According to DSM-5 and for diagnosis of schizophrenia: “At least two Criterion A symptoms must be present for a significant portion of time during a 1-month period or longer. At least one of these symptoms must be the clear presence of delusions (Criterion Al), hallucinations (Criterion A2), or disorganized speech (Criterion A3). Grossly disorganized or catatonic behavior (Criterion A4) and negative symptoms (Criterion A5) may also be present. Schizophrenia involves impairment in one or more major areas of functioning (Criterion B). Avolition (i.e., reduced drive to pursue goal-directed behavior; Criterion A5) is linked to the social dysfunction described under Criterion B. There is also strong evidence for a relationship between cognitive impairment and functional impairment in individuals with schizophrenia. Some signs of the disturbance must persist for a continuous period of at least 6 months (Criterion C). Prodromal symptoms often precede the active phase, and residual symptoms may follow it, characterized by mild or sub-threshold forms of hallucinations or delusions. Negative symptoms are common in the prodromal and residual phases and can be severe. Individuals who had been socially active may become withdrawn from previous routines. Such behaviors are often the first sign of a disorder”, “Negative symptoms account for a substantial portion of the morbidity associated with schizophrenia but are less prominent in other psychotic disorders. Two negative symptoms are particularly prominent in schizophrenia: diminished emotional expression and avolition. Diminished emotional expression includes reductions in the expression of emotions in the face, eye contact, intonation of speech (prosody), and movements of the hand, head, and face that normally give an emotional emphasis to speech. Avolition is a decrease in motivated self-initiated purposeful activities. The individual may sit for long periods of time and show little interest in participating in work or social activities. Other negative symptoms include alogia, anhedonia, and asociality. Alogia is manifested by diminished speech output. Anhedonia is the decreased ability to experience pleasure from positive stimuli or degradation in the recollection of pleasure previously experienced. Asociality refers to the apparent lack of interest in social interactions and may be associated with avolition, but it can also be a manifestation of limited opportunities for social interactions” [1].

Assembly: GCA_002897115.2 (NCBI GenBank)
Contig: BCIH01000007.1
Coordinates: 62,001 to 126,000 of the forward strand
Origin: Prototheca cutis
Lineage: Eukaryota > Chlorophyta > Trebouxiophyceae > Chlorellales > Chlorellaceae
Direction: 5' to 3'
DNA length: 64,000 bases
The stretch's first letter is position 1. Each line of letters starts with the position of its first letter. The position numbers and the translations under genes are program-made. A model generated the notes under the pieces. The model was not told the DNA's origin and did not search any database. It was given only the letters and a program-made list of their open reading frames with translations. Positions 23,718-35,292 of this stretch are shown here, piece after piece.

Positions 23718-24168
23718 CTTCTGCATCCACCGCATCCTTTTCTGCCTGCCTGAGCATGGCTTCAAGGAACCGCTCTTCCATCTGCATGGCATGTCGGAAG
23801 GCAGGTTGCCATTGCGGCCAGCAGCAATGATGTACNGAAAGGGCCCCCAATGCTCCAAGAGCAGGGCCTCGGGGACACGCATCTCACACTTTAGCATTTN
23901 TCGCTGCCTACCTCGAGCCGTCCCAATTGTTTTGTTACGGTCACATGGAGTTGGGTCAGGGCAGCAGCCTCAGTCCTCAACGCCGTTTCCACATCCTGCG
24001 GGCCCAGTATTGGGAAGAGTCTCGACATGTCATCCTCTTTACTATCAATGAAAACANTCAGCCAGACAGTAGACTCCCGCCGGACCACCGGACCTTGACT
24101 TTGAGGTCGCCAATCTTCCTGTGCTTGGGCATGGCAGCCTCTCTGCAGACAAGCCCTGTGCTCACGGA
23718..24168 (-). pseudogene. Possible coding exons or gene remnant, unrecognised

So again, negative symptoms in schizophrenia, as one of the main criteria in DSM-5, include: 1) Restricted up to flat affect, 2) Apathy 3) Alogia, 4) Anhedonia, 5) Avolition, 6) Asociality, and lastly 7) Attention Deficit [2]. Previously in DSMIV-TR, existence of at least two of these symptoms for at least twelve months was enough for diagnosis of deficit schizophrenia [3]. Anxiety, suspiciousness, mental retardation, depression, drug induced parkinsonism, active positive symptoms (like delusion and hallucination) and lack of environmental stimulants and so on are regarded as potential variables that can cause secondary negative symptoms or reinforcement of primary ones. Among them Affective Blunting, Alogia and Attention Deficit are grouped by some of the researchers as enduring, deficit, persistent, trait and treatment-resistant cluster and Anhedonia, Asociality, Avolition and Apathy as non-enduring, phasic ,transitory, state and treatment-responsive cluster of negative symptoms [4,5]. Hence, it is supposed that the first group is due to structural and developmental factors and the second cluster is caused by imbalance of dopamine in the mesolimbic-mesocortical circuit [4,5]. In addition, the first group is usually more evident in the residual or pre-morbid phase of schizophrenia, while the second group is more observable in the acute (psychotic) phase and pre and/or post psychotic illness. Besides, the first cluster is recognized as poor prognostic sign, while the later one as an either independent from prognosis or as an indication of good prognosis. Moreover, the enduring group seems to be more prevalent among the patient's relatives in comparing with the non-enduring group. Even among the enduring cluster, some researchers believe that affective blunting or flattening and poverty of speech, perhaps, are more appropriate for including as ‘primary negative symptoms’ and they consider them in relationship with deterioration of social function during puberty, while attention impairment and poverty of content of speech are perceived in relationship with cognitive disturbance and poor school performance of such patients in the former period of their illness. Neither of the aforesaid functions seems to have any association with symptoms of second cluster, like Avolition-apathy or Anhedonia-asociality [4,5]. Disregard to validity of such kind of classification or viewpoints with respect to clinical aspects of primary negative symptoms, also a general despair is evident regarding resistance of ‘primary negative symptoms’ against antipsychotic treatment. Therefore, adjunctive strategies are commonly acknowledged as the complementary inventions in this regard [6]. Cognitive deficits of schizophrenic patients too, do not seem to be independent totally from ‘primary negative symptoms’ [5]. But according to a quantity of data, such invented categorization into ‘enduring vs. transient’, and ’primary vs. secondary’ negative symptoms, may not be verified reasonably.